The Trouble With Markets: Saving Capitalism from Itself, Second Edition
by Roger Bootle
This book has three sections and the Economist author goes on to say how we have ended up here in the first three chapters.
Section 1: The great implosion:
The 1930s had seen the Great Depression and the 1970s the Great Inflation. The 1990s had seen the Great Moderation. This was the Great Implosion.
The next 4 chapters he deals with the trouble with the markets.
Section 2: The trouble with the Markets
As Robert Heilbroner put it: “The profit motive, we are constantly being told, is as old as man himself. But it is not. The profit motive as we know it is only as old as modern man.”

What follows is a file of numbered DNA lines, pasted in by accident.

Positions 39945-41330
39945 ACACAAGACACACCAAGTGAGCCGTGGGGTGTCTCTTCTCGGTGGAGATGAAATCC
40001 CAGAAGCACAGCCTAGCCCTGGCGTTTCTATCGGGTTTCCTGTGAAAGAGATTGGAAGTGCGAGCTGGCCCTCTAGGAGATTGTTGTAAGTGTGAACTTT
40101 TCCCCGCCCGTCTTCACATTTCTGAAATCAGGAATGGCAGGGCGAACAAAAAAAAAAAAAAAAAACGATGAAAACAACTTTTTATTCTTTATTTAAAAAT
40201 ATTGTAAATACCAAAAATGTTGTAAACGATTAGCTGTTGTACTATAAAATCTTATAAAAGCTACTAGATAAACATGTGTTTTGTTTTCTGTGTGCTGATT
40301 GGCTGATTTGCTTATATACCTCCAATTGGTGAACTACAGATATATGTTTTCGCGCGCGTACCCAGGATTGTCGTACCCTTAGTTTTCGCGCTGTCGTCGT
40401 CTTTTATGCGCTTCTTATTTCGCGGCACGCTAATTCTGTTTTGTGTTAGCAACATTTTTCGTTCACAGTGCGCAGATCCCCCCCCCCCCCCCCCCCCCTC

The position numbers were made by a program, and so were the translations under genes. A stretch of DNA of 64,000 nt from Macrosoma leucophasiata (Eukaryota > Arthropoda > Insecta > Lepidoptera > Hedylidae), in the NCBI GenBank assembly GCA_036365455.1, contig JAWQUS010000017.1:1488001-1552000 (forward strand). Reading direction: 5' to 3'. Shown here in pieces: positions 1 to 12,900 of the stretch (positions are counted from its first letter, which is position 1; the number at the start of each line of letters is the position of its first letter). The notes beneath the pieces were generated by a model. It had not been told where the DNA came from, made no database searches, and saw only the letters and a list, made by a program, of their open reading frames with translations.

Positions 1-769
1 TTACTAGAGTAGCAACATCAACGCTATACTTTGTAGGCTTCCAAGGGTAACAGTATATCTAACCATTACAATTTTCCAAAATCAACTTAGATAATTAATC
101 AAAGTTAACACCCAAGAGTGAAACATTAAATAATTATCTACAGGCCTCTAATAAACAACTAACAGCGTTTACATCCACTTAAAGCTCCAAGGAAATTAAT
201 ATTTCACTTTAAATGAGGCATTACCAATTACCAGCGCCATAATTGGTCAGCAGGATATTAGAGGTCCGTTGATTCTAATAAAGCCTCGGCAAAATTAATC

OK, The next section of three chapters
Section 3: From implosion to Recovery
Keynes was right in three major respects:
- Economic activity is permeated by fundamental uncertainty.
- As a result, many of the major factors that affect the economy are psychological and depend critically on the state of confidence, which is not readily analyzable or predictable.
- Consequently, the modern economy is inherently unstable and fragile
Conclusion starts with this quote -
All happy families are alike; each unhappy family is unhappy in its own way.
--Leo Tolstoy, 1873
So, Is it really possible to save capitalism from itself?